Yogic perspective on death

Yogic perspective on death
Highlights

A wonderful aspect of Indian philosophy is the yogic perspective on death.

A wonderful aspect of Indian philosophy is the yogic perspective on death. This philosophy has given people a purpose to live and die for, with courage and confidence, knowing that, "they're not just a house of flesh and bones, that sleeps, decays and dies, rather they are immortal consciousness — the Lord of earth and skies."

The science of yoga is so vital for evolution of human consciousness that it leaves behind all other human achievements. Krishna says in the Bhagwad Gita (Ch 6.46), "The yogi is deemed greater than body disciplining ascetics, greater even than the followers of the path of wisdom or of the path of action; be thou, O Arjuna, a yogi!"

This timeless yoga of the evolution of human consciousness, Kundalini Kriya Yoga, is handed down to us from ancient days by our great rishis and sages. The same Kriya Yoga is mentioned as pranaapana yajna in the Bhagwad Gita (Ch4.29).

It helps to untie the cord of breath and also to release our soul from its bodily cage.

This grand science almost went into obscuration in the middle ages, and later, it was rediscovered, clarified and given to humanity again by the compassionate Shiva Goraksha Babaji, a master of Kundalini Kriya Yoga, who eternally guides the yogic evolution.

Pranayamais derived from the Sanskrit — prana, life and ayama, control. Hence, pranayama controls life force and not just the breath. Kriya yoga is a process of converting breath into life force and realising the body as a powerful source of light. There are two main life currents in the body: prana and apana.

Prana flows from the coccyx, base of the spine or the muladhara chakra to the point between the eyebrows that is the ajna chakra. The nature of this life current is soothing. It introverts our attention during sleep into the wakeful state, and in meditation connects with your soul through Shivnetra or the third eye.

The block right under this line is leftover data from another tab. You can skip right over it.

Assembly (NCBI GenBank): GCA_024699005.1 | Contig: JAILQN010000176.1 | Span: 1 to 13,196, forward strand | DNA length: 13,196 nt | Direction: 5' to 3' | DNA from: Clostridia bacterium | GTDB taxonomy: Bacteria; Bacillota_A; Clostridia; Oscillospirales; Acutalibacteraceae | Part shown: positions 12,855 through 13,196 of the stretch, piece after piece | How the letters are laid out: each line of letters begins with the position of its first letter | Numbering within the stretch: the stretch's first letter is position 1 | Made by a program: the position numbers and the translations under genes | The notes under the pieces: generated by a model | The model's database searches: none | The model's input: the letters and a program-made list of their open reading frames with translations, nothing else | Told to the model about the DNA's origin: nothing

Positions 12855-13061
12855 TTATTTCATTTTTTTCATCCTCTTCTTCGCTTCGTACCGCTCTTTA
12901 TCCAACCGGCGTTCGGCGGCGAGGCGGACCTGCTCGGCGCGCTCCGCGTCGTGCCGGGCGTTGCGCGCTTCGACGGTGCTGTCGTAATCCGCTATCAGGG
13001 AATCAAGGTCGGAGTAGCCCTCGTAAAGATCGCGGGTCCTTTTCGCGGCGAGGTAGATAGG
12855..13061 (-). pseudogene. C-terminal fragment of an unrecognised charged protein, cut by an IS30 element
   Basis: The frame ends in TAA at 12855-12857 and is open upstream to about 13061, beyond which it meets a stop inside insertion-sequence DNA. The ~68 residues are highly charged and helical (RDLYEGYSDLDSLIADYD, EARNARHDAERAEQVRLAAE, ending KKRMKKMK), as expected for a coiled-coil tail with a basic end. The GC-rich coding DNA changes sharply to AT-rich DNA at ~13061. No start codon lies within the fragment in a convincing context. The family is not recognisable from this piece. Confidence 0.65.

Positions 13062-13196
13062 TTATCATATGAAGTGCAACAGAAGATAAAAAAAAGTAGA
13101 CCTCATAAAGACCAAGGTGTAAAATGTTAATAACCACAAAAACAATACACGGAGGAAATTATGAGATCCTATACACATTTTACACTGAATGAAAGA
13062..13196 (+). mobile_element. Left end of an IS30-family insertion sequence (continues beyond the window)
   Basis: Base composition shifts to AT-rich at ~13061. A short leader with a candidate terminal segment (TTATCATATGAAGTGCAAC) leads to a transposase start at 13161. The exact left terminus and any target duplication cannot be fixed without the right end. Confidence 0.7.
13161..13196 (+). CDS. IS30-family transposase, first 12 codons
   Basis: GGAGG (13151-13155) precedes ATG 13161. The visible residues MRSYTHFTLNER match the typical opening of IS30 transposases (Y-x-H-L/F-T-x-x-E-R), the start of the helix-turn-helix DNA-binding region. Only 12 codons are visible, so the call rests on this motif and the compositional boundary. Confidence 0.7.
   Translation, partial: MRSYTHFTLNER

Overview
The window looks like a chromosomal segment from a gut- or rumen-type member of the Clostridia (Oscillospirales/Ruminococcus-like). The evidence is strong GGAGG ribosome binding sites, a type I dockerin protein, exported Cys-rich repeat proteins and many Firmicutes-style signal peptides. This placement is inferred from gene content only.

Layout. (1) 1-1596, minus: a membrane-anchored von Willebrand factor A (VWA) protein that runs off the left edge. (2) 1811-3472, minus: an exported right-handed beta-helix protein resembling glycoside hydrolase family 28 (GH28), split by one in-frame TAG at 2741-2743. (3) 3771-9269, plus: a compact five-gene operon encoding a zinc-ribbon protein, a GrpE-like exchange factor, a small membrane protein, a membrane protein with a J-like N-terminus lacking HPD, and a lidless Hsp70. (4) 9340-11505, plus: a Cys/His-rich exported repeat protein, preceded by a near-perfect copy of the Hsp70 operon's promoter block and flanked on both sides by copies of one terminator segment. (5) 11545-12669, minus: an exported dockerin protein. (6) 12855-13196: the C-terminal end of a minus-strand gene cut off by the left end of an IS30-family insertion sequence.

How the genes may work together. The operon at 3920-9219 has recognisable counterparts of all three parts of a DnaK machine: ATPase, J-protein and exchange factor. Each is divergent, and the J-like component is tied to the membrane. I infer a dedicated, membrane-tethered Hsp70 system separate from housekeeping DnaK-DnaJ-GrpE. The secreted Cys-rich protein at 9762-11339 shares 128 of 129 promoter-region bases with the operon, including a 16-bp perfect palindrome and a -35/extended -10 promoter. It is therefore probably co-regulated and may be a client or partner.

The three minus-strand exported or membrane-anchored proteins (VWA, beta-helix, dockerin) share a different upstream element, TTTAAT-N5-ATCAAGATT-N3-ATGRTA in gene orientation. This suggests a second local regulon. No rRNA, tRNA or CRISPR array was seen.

The other current, apana, flows from kuthastha chaitanya, the third eye, to the coccyx. This downward flowing, extroverted current distributes itself through the coccygeal centre to the motor sensory nerves. This keeps man's consciousness delusively tied to the body. Apana is restless and engrosses man in sensory experiences.

Kriya Yoga pranayama arrests bodily decay connected with apana, manifesting in the exhaling breath, by fresh inhalations of life-force distilled from the inhaling breath.

These upward and downward currents spiritually magnetise the spinal column, thereby transforming the seeker into a perfect receptacle of divine light and love.

When Kriya Yoga pranayama is performed with the guru's guidance, the pranic life force in one's spinal cord builds up to generate great spiritual magnetism and voltage. By the ceaseless movement of the kriya life-force breath, one's prana, breath, vital fluid and mind become one to form the evolutionary life force energy called kundalini.

One's spiritual evolution happens when this kundalini energy enters the central channel of the spine called sushumna nadi. A cycle of kriya breath gives the practitioner one year of natural spiritual unfoldment.

This is what qualifies kriya yoga to be called 'The Lightning Path'. Kundalini Kriya Yoga consists of three basic virtues; tapa, self-directed discipline and austerities; swadhyaya, self-directed study, and Ishvara Pranidhan, self-offering to divinity.

These virtues are a great assistance in the evolutionary journey of the practitioner. As the yogi practises the kriya, his dharana, concentration, deepens and he enters the sushumna nadi channel.

There, he works on his prana to a subtler dimension of dhyana, meditation, where he enters into vajra nadi channel. As he goes on practising the kriya, his meditation deepens further and he finds himself moving in the chitra nadi, where he expands into experience of Savikalpa samadhi.

As the yogi's desires fall away by regular practice, his awareness heightens and he advances into the brahma nadi channel where he experiences the highest state of samadhi, Nirvikalpa samadhi or the state of absolute nothingness.

Yogiraj Siddhanath

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